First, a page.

I found several recent news stories very disturbing. Not the government shut-down or the usual fare. These left me with a deep sense of loss, loss of innocence and judgement.
On October 8th, a middle school on Long Island banned footballs, soccer balls, baseballs, doing cartwheels and playing tag on the playground at recess for safety reasons. Then on the 10th, the local news reported that a Nashua middle school had banned tag over concerns of potential injuries.
Unless you live in a cave, you must have seen the post that circulates every so often on FaceBook or in emails. It walks through what childhood was like 40 years ago, and brings up issues such as bike helmets, pick-up ball games and practices like “you came home when the street lights came on or your mother rang a cow bell.” Being of that generation, I am genuinely worried that we are raising children who don’t have the opportunity to learn actions and consequences; to think ahead and see the possibilities in a situation.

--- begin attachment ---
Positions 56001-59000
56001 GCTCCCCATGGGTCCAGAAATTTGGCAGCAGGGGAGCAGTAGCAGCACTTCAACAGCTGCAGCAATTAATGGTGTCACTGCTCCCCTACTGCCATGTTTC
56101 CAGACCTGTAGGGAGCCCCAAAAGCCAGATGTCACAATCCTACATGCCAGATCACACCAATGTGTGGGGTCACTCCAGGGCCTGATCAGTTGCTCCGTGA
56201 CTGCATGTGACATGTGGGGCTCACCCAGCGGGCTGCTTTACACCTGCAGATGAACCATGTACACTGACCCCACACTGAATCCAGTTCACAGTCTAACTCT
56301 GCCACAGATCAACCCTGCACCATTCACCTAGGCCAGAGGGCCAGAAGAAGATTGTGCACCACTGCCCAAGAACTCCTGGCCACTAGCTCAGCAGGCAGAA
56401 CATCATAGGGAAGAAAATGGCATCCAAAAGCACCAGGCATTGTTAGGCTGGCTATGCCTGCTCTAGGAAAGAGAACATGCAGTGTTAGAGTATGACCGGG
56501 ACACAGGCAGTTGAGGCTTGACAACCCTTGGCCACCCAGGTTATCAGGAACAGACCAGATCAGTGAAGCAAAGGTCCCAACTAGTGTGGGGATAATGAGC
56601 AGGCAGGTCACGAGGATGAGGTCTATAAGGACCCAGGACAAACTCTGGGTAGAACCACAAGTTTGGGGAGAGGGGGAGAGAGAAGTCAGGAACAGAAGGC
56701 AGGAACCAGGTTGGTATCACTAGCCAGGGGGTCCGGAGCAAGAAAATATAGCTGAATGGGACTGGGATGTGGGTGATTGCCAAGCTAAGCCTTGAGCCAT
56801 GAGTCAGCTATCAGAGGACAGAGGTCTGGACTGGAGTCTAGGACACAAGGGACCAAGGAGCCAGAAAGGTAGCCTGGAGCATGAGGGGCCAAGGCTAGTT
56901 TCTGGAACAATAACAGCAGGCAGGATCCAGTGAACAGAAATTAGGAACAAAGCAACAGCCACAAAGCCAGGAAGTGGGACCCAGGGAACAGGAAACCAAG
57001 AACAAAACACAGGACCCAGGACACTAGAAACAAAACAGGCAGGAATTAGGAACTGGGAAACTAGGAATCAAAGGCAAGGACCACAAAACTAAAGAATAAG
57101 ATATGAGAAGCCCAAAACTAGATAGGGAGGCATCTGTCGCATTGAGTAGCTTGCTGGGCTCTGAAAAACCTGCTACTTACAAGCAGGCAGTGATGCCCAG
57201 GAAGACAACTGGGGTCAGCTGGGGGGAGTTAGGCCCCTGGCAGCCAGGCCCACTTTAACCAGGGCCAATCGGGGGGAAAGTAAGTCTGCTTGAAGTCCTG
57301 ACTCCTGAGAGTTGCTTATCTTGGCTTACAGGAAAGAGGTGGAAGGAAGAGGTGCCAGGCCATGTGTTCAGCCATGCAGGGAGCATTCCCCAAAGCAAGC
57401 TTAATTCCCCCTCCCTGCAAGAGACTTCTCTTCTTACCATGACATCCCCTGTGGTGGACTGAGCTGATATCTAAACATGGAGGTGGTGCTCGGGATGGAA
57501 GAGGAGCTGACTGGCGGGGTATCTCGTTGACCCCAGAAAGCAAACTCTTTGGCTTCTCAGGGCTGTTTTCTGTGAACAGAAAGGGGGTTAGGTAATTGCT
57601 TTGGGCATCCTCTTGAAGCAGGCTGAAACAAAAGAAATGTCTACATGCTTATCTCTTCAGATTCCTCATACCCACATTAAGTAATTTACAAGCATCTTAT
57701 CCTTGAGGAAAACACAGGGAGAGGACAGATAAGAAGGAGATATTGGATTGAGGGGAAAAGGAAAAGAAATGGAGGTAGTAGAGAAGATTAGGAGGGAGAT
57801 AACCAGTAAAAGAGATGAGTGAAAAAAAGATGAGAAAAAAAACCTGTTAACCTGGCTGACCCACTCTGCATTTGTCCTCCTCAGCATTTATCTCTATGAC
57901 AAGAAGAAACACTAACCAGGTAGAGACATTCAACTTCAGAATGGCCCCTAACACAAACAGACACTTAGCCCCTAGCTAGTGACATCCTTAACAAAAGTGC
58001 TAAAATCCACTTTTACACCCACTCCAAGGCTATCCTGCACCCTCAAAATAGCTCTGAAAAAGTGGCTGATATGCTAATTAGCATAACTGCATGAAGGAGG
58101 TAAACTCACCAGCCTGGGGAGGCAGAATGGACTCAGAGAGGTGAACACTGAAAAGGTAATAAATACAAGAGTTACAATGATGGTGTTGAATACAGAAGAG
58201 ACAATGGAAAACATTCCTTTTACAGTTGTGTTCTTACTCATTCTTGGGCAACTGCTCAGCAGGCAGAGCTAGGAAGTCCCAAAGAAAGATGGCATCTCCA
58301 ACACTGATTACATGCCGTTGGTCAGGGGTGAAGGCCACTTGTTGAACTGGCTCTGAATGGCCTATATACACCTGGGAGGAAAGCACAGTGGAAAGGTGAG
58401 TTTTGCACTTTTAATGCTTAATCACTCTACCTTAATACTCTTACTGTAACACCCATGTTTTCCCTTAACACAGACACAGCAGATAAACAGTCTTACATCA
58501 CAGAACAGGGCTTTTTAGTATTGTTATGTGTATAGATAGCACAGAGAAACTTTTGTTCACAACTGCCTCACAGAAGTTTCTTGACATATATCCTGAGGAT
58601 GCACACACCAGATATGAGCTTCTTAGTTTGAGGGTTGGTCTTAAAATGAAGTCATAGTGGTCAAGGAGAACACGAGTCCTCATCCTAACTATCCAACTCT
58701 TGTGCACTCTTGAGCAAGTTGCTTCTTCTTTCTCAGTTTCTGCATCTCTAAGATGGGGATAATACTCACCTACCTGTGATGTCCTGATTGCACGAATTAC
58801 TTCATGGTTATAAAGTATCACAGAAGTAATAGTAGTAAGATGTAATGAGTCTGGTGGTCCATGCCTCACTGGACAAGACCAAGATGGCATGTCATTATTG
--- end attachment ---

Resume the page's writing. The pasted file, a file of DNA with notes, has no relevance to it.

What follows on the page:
Baseballs are hard. Get hit in crotch and you will keel over and think you want to die, but you won’t. Don’t do cartwheels on the gravel and keep and eye on your fellow cartwheelers. Tag gives you an opportunity to let that cute boy know you are alive and can run fast.
Another news story from Kentucky stated that all post-game handshakes were now banned. You remember, that tradition of each team lining up after the game, regardless if it was Little League or high school, and walking down the line congratulating and acknowledging each other. Good sportsmanship, right? I can only quote this article in total disbelief.
“While it is an obvious sign of sportsmanship and civility, many incidents have occurred … where fights and physical conflicts have broken out,” according to the Commissioner’s Directive that went to schools on Tuesday. “Unfortunately, the adrenaline and effort required to participate in the sport sometimes seems to deplete the supply of judgment available to participants.”